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In Fracturing, Unity: Reflection on the Situation in Elsipogtog

October 18, 2013

On September 30, members of Elsipogtog First Nation and their allies began a blockade to prevent SWN Resources Canada from conducting exploratory seismic testing on Elsipogtog territory.  On October 17, the RCMP moved in to enforce an injunction ending the blockade.

The media has since been flooded with images of police in riot gear, snipers in fields, physical confrontations, and police cars set afire.  The struggle has been reduced to the level of “just another native protest.” But the issues that have led to this and many other actions to date have brought together Indigenous and non-Indigenous peoples.  As James Anaya, the UN Special Rapporteur on the Rights of Indigenous Peoples, said in a statement on his recent fact-finding trip to Canada, “the public interest is not opposed to, but rather includes, aboriginal concerns.”  In New Brunswick and across Canada, concerns about hydraulic fracturing (fracking) have been uniting people across diverse communities.

In his statement, the  UN Special Rapporteur also observed that “resource extraction should not occur on lands subject to aboriginal claims without adequate consultations with and the free, prior and informed consent of the aboriginal peoples concerned.”

There has long been a debate over fracking for shale gas in New Brunswick. Much of the proposed development is on traditional Mi’kMaq territory, including the territory of Elsipogtog First Nation.  Former Elsipogtog  Chief Susan Levi-Peters has explained to the media that while the treaty relationship compels the government to consult First Nations on resource extraction,  “we have been asking for consultations for three years now and nothing has happened.”   She also cited her responsibility as an Indigenous person to care for the earth and the water in the face of development projects such as fracking.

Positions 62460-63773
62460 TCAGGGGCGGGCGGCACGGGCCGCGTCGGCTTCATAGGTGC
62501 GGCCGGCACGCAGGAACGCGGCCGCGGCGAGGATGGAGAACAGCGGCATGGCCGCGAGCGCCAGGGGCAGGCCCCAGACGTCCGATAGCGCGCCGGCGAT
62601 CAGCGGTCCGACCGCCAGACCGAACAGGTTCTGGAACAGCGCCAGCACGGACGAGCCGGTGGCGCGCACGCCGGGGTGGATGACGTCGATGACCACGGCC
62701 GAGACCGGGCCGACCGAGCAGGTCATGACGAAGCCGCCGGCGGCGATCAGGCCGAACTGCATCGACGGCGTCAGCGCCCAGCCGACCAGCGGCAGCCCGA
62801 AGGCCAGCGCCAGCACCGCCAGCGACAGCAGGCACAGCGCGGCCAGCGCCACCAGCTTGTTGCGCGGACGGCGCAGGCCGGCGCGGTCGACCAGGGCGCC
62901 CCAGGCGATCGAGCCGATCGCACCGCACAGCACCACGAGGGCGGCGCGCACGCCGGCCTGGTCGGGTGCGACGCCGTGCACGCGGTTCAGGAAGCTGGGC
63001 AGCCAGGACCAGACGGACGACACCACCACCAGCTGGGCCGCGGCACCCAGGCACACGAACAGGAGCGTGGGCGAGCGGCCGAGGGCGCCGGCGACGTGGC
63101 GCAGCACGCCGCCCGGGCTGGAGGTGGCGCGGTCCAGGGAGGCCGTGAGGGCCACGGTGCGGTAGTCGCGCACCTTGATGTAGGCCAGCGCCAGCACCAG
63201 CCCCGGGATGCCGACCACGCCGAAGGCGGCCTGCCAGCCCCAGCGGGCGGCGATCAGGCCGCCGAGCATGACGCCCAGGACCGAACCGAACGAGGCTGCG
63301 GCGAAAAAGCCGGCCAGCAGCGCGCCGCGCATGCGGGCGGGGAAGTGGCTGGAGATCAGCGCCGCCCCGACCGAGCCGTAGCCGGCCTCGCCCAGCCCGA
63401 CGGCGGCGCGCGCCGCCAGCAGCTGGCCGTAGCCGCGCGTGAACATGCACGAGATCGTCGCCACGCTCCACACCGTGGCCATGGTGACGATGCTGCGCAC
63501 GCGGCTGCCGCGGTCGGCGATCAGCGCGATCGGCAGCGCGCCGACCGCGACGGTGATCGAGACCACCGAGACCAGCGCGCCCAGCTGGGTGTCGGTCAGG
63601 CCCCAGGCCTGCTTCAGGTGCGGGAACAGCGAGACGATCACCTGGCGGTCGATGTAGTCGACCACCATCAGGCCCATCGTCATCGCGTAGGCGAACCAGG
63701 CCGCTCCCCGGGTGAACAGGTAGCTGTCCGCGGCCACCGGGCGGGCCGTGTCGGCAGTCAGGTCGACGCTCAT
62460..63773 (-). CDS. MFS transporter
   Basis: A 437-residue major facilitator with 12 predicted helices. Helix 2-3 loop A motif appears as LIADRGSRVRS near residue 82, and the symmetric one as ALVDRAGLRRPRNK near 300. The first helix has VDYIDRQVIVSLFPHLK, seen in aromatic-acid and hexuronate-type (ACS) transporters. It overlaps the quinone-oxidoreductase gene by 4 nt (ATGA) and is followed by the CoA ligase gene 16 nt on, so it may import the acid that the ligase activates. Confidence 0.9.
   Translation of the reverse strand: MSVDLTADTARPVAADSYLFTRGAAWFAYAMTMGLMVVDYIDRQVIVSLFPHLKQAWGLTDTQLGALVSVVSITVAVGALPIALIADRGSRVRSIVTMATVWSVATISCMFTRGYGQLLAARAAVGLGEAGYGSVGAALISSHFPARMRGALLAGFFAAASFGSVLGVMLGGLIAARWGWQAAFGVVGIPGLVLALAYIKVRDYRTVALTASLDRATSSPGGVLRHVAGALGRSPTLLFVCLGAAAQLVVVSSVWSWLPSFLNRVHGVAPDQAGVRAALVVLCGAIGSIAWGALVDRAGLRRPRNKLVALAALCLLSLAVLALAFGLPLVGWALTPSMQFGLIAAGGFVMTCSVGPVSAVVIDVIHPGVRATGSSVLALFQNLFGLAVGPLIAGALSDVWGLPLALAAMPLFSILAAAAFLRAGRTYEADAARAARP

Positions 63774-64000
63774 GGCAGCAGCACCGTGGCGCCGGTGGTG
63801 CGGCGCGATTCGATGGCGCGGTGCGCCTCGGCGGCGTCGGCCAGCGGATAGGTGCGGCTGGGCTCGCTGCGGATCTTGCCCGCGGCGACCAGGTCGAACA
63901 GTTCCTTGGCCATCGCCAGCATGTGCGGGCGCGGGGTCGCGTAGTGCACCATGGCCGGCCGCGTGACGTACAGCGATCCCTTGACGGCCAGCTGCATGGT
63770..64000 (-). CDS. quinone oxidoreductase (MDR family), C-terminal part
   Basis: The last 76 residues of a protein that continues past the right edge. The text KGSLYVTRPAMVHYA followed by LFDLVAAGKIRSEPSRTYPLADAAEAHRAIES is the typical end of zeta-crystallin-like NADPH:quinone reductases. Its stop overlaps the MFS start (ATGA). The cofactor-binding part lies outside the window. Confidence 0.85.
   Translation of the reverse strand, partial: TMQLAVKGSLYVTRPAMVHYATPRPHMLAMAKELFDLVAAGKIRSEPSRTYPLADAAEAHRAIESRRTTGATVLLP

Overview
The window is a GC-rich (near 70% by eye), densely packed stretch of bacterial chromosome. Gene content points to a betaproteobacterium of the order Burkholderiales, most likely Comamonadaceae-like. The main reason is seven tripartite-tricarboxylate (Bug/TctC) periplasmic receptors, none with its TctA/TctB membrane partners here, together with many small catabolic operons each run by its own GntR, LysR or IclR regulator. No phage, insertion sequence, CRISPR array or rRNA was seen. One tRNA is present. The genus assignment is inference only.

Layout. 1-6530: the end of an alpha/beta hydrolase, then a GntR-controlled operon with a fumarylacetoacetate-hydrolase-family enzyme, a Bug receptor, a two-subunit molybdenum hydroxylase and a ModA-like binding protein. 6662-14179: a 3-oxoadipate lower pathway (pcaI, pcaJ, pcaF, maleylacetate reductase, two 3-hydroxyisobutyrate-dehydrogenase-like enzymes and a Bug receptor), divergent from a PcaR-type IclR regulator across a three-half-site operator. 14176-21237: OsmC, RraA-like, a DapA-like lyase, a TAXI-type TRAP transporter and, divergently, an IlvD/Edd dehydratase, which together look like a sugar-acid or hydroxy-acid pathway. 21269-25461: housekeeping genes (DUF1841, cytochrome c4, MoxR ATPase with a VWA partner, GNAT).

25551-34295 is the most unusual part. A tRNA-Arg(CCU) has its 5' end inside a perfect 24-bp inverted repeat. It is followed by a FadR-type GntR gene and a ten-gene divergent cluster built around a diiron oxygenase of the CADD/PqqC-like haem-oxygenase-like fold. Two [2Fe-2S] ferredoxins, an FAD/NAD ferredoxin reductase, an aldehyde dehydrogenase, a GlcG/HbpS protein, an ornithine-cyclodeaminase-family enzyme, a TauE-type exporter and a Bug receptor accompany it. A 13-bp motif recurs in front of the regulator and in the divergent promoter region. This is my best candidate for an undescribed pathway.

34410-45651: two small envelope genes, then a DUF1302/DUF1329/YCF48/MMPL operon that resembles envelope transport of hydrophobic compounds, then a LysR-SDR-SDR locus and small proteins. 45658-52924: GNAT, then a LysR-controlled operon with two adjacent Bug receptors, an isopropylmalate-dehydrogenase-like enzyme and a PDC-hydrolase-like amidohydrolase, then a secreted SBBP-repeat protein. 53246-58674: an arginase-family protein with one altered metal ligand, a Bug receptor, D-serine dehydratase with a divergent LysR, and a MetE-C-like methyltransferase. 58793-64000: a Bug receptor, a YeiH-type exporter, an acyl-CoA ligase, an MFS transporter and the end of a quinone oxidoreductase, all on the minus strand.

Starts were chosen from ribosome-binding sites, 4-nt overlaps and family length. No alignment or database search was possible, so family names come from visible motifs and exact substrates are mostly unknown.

KAIROS has long advocated for an ecological economy, one that is built upon the foundations of Indigenous rights and respect for all of Creation, and that reduces our reliance on fossil fuels. KAIROS is also deeply engaged in Canada’s process of Truth and Reconciliation and believes that, if we are to be genuinely reconciled with our history and to each other, we need to chart a new path forward.

For many, the events at Elsipogtog bring back memories of Oka and Kanehsatà:ke in 1990. Those events brought forth the Royal Commission on Aboriginal Peoples (RCAP), which recommended that Canada chart such a path, one of mutuality and respect. The majority of those recommendations have languished on the nation’s bookshelf since 1996.

We are now, in this time of reconciliation, in this moment at Elsipogtog, and within the larger struggle around resource extraction on Indigenous lands in Canada, offered the opportunity at renewed relationship again.  Ellen Gabriel, a member of the Longhouse of Kanehsatà:ke, was actively involved in the 1990 struggles.  In a message to Elsipogtog that all Canadians should hear, she said: “Reconciliation should be more than words on paper. There should be action. There should be love. And there should be compassion.”

We pray for a just and peaceful resolution to the situation at Elsipogtog.

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